sampling (CVS) to be unaffected. Healthy unaffected twins were born, presently 7 years of age, with normal patterns of mental development.
The presented case is the first experience ofPGD for PKU in the experience of PGD for more than 100 different single-gene disorders, which were mainly performed for the at-risk couples with both unaffected partners who were heterozygous carriers of an autosomal recessive gene mutation, or one with a dominant mutation. Because, in the presented cases, it was a male partner who was compound heterozygous affected, the PGD strategy was based on the preselection of maternal mutation-free oocytes using a sequential PB1 and PB2 DNA analysis.
Based on the multiplex heminested PCR analysis, 6 of 11 oocytes with both PB1 and PB2 results were predicted to contain no mutant allele ofPHA gene. Four embryos resulting from these zygotes were transferred, yielding an unaffected twin pregnancy and birth of healthy children, following the confirmation of PGD by CVS. The high accuracy of this strategy was obvious from the follow-up study of the embryos resulting from the mutant oocytes, confirming the results of the sequential PB1 and PB2 analysis.
With progress in treatment of genetic disorders, PGD will have an increasing impact on the decision of the affected and well-treated patients to reproduce. For example, the life expectancy has been significantly improved for such common conditions as CFTR and thalassemias, which presently may be treated radically by stem cell transplantation. In each of such cases, the strategy depends on whether the affected partner is male or female, because testing may be entirely based on oocytes if the male partner is affected, in contrast to embryo testing when the female partner is affected. We have performed PGD for couples with affected partners with both of these conditions, presented below.
In thalassemia cases, there may be male factor infertility involved, so the male partners need appropriate treatments before PGD, or testicular biopsy has to be applied. This was the case in one of our couples with male thalassemic partner, when a sufficient number of oocytes with homozygous mutant or heterozygous PB1 was detected, but no appropriated sperm can be found for fertilization, so matured oocytes were frozen for possible future use after treatment. In the other two cycles, because the female partner was affected, blastomere biopsy was utilized, resulting in preselection of a single unaffected embryo for transfer in each cycle, yielding no clinical pregnancy. This was due to a limited number of oocytes obtained from the thalassemic female partners. However, in the well-treated patients, the situation maybe different as shown in the case with male affected partner with two different mutations, IVSI-110 and IVSII-745, and female partner with IVSI-110 presented in Figure 3.14. Of 25 embryos tested, 5 failed to amplify, 11 were mutant, and 9 heterozygous normal, providing a sufficient number of embryos for transfer.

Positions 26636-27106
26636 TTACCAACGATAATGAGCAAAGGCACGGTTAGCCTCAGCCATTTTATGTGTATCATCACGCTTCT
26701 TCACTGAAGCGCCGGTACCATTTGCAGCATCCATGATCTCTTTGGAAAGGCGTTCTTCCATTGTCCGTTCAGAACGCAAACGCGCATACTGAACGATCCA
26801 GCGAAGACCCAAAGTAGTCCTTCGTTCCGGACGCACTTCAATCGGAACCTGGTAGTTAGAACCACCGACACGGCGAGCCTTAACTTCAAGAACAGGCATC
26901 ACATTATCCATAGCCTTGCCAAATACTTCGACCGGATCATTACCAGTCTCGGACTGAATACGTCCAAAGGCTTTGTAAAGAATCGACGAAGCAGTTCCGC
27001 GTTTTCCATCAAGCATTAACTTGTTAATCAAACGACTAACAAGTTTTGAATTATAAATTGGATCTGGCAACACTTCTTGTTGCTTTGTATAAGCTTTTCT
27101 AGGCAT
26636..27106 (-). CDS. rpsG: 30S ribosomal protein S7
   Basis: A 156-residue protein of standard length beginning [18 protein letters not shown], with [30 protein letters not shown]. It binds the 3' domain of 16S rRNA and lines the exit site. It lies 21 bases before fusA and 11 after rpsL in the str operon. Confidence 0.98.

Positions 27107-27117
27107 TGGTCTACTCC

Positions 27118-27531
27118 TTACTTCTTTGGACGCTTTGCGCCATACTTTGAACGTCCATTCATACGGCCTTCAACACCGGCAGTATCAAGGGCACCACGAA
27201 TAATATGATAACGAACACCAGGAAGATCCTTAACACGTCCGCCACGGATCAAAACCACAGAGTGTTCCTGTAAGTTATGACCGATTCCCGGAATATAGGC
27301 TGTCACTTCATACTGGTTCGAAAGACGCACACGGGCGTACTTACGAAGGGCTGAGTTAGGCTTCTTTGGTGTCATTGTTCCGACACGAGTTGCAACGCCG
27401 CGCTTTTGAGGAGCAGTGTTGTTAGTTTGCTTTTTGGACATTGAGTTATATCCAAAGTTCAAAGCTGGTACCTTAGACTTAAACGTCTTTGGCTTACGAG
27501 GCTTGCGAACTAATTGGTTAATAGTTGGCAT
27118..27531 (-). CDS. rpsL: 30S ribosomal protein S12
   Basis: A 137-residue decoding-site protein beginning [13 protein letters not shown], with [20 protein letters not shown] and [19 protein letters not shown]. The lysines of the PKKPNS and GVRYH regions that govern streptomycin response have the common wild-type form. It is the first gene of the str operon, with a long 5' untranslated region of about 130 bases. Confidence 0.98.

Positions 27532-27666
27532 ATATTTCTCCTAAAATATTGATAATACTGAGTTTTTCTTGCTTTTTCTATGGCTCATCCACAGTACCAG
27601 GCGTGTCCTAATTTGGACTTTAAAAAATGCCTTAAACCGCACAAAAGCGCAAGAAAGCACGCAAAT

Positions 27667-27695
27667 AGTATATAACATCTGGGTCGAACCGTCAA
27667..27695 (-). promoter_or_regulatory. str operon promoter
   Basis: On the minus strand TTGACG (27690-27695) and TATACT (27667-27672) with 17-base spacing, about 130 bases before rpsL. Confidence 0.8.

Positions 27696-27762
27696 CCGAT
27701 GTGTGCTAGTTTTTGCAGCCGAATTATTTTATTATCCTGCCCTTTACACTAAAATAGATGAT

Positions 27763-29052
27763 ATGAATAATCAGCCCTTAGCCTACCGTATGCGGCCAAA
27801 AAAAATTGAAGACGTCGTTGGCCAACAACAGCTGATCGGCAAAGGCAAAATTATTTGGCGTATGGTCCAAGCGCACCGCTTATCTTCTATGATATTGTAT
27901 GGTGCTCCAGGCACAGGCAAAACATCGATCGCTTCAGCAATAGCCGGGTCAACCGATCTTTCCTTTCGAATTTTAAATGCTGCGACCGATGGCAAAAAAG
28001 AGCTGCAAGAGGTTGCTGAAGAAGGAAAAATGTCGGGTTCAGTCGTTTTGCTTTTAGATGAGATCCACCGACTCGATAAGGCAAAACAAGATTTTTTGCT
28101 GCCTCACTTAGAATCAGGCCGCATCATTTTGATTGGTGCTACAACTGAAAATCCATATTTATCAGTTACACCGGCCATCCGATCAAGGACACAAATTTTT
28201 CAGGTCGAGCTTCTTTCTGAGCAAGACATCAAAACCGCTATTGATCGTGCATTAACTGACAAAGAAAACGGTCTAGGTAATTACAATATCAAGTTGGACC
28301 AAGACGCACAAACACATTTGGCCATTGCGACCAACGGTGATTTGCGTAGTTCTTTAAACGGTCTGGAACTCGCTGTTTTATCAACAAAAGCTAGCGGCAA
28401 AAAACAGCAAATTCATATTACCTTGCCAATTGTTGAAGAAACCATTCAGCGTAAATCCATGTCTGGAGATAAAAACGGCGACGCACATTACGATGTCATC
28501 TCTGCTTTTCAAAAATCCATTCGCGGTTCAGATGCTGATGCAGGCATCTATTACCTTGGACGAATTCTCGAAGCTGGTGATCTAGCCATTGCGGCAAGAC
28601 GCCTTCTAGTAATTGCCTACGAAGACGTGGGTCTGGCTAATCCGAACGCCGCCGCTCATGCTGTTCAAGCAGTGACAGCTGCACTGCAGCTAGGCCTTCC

We also performed PGD for two couples, one with female and one with affected male partner with CF. In a couple with maternal affected partner there were three different mutations in CFTR gene. The mother was affected with CF and had two different mutations, R117H and G542X (Fig. 3.15). The father was a carrier of 1717 mutation in CFTR gene. Paternal haplotypes were established using single sperm PCR, while maternal linkage was based on DNA amplification of PB1s. The couple had two previous pregnancies, the first one resulting in spontaneous abortion of twins, and the second pregnancy being terminated following prenatal diagnosis that identified an affected fetus with CF. So PGD was performed for three different mutations in CFTR gene, resulting in an unaffected pregnancy and birth of a healthy girl predicted and confirmed to be the carrier of maternal mutation G542X. It is of interest that multiplex PCR performed for three mutations in CFTR gene in this case was combined with age-related aneu-ploidy (see below) because of advanced reproductive age of the mother. Multiplex heminested PCR was performed on blastomeres from 14 embryos allowing simultaneous detection of the paternal and maternal CFTR haplotypes and nonsyntenic short tandem repeats (STRs) located on chromosomes 13, 16, 18, 21, 22, and XY. Six embryos were predicted to be carriers based on the presence of the maternal mutation and normal paternal CFTR gene. In addition to avoiding the transfer of the affected double heterozygous embryos, three aneuploid embryos were identified, involving aneuploidy for chromosomes 13, 18, 21, and X, and excluded from the transfer and freezing. Two unaffected embryos were transferred, resulting in pregnancy and birth of the healthy girl. DNA analysis of the newborn baby revealed the genetic profile identical to that of embryo #7, evidencing the usefulness and accuracy of the combined mutations analysis, linkage, and aneuploidy testing
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